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Friday, 16 October 2015
The world's greatest live action sports event hits the Bell Centre on Friday evening, October 16, with an all-new show.
Nitro Circus Live’s latest creation takes things to another level, as the best athletes in freestyle motocross (FMX), BMX and more will unite for an all-new production. Starring 17-time X Games medalist Travis Pastrana, the tour will feature unbelievable tricks and insane stunts, plus a whole new repertoire of daredevil fun. Also, look out for a host of outrageous contraptions — including trikes, a tall bike, a lazy boy recliner and more — all launching from the new jet-powered Nitro Slingshot.
To top it all off, for its latest event Nitro is going really retro, with the entire performance choreographed and styled as a 1920’s three-ring circus. This stunning set will transport you into the past, to an eerily haunting Big Top. This all-new theme provides the perfect backdrop for the Nitro crew’s aerial feats.
Organizers say to believe them when they declare you have never seen a circus like this before.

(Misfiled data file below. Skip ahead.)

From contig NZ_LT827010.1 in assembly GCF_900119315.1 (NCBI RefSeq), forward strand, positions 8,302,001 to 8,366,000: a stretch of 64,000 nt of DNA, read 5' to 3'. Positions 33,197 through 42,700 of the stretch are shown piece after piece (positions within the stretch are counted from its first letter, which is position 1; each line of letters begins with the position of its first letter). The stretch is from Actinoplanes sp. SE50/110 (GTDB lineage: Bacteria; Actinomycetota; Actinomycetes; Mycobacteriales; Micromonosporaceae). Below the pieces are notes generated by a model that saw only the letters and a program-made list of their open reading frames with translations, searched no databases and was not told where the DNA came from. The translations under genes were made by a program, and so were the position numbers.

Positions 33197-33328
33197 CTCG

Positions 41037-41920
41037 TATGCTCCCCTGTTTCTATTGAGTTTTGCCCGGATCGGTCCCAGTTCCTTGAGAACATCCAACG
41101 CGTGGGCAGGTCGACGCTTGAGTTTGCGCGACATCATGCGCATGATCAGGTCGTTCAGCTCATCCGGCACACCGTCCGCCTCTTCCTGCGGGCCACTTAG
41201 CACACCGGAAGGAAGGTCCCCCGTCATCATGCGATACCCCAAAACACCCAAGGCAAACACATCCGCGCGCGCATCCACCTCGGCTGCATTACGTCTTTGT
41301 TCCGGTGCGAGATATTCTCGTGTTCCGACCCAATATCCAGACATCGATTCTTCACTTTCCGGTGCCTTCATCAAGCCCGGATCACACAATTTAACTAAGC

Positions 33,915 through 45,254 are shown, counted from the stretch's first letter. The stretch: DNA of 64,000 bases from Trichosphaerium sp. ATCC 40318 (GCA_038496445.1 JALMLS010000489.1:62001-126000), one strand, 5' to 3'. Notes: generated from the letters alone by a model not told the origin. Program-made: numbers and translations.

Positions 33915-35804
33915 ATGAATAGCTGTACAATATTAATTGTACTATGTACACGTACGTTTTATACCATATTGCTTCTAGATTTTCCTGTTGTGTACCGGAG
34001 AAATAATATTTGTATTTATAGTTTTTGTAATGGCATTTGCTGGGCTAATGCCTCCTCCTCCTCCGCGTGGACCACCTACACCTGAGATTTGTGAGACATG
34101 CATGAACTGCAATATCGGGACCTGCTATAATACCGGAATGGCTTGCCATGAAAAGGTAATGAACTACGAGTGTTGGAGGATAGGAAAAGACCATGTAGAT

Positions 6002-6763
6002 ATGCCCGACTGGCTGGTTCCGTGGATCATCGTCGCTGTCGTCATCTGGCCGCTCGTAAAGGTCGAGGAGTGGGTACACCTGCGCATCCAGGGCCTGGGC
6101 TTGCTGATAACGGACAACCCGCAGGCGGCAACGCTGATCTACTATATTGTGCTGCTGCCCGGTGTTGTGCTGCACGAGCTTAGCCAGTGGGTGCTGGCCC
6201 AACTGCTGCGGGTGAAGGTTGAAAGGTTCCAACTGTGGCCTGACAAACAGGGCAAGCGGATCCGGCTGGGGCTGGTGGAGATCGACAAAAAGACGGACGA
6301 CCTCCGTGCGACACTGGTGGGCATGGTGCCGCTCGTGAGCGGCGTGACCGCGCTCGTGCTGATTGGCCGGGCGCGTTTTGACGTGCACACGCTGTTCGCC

Doors open at 6:30 pm, with the show: 7:30 pm. Tickets range in price from $51.50 to $115.50.
Sunday, 11 October 2015
Concussions have become more common in our everyday lives and it is not only due to sports accidents. I recently went to the local fruit store where the cashier did not look to healthy. She had just been diagnosed with a concussion after smashing her head in the freezer.
For Montreal business woman Kathy Cohen this all hit home after her daughter, an excellent basketball player, suffered two concussions. When she sought assistance in the medical community she realized that there were not too many options where this could be dealt with under one roof. So she went about setting up her own operation. Neurocircuit opened quietly at the end of August at the revamped Decarie Square. The state-of-the-art facility is located within the Kinatex Physiotherapy headquarters.
This is a complete concussion management center offering education, baseline testing, post-injury assessment, post-injury therapy and strategies to facilitate return to school, work and play. Jonathan Cohen, Kathy’s son, is a personal trainer and works with kinesiologists Diane Saucer and Julia Peress. They also work with physiotherapists, occupational therapists and athletic therapists.
“We are offering a service that has expertise, care and compassion,” says Kathy Cohen. “There is a personalized aspect to what we do.”
The team at Neurocircuit believe that proper management of concussions starts with recognition followed by immediate and decisive action. Studies show that those who understand the severity of concussions are more likely to report them. Dr. Charles Tatar, a neurologist from the University of Toronto stated that there is evidence that education about concussion leads to a reduction in the incidence of concussion and improved outcomes from concussion.